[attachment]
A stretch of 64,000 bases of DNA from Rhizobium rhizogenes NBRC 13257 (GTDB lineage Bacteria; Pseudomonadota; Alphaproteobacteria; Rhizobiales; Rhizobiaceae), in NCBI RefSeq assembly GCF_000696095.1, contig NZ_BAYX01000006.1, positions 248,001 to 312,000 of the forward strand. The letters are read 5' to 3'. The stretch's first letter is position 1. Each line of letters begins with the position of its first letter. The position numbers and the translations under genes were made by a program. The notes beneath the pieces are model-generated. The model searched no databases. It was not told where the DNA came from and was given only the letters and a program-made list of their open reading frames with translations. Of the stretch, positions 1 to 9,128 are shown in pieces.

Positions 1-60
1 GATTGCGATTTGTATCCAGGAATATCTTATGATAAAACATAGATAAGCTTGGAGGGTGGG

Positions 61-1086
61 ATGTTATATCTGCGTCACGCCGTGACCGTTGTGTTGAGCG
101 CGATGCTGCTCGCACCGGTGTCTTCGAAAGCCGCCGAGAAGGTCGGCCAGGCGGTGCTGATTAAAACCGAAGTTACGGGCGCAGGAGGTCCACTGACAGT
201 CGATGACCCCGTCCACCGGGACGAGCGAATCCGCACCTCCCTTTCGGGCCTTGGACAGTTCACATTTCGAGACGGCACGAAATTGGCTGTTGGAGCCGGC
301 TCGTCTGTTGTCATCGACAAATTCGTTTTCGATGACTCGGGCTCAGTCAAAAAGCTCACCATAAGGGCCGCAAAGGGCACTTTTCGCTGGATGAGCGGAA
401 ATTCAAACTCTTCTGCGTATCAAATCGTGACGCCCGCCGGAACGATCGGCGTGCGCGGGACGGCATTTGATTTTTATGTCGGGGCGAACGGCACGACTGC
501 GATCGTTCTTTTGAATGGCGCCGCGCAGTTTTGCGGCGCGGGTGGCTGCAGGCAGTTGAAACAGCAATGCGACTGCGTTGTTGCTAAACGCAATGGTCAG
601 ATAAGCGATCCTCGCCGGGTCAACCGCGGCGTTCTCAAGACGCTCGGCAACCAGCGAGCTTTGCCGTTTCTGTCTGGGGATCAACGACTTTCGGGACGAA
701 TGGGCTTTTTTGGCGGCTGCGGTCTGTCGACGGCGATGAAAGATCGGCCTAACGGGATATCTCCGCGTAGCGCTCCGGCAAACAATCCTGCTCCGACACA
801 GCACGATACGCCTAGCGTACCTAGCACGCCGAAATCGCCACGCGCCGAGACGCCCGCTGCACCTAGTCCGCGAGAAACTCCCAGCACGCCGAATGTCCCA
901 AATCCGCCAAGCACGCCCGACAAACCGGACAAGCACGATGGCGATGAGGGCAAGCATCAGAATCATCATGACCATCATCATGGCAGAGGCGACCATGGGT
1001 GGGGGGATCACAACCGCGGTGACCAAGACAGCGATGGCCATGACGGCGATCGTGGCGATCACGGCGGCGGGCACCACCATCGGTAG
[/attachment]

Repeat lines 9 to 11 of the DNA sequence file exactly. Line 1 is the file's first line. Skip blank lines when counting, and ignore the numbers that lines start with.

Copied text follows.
401 ATTCAAACTCTTCTGCGTATCAAATCGTGACGCCCGCCGGAACGATCGGCGTGCGCGGGACGGCATTTGATTTTTATGTCGGGGCGAACGGCACGACTGC
501 GATCGTTCTTTTGAATGGCGCCGCGCAGTTTTGCGGCGCGGGTGGCTGCAGGCAGTTGAAACAGCAATGCGACTGCGTTGTTGCTAAACGCAATGGTCAG
601 ATAAGCGATCCTCGCCGGGTCAACCGCGGCGTTCTCAAGACGCTCGGCAACCAGCGAGCTTTGCCGTTTCTGTCTGGGGATCAACGACTTTCGGGACGAA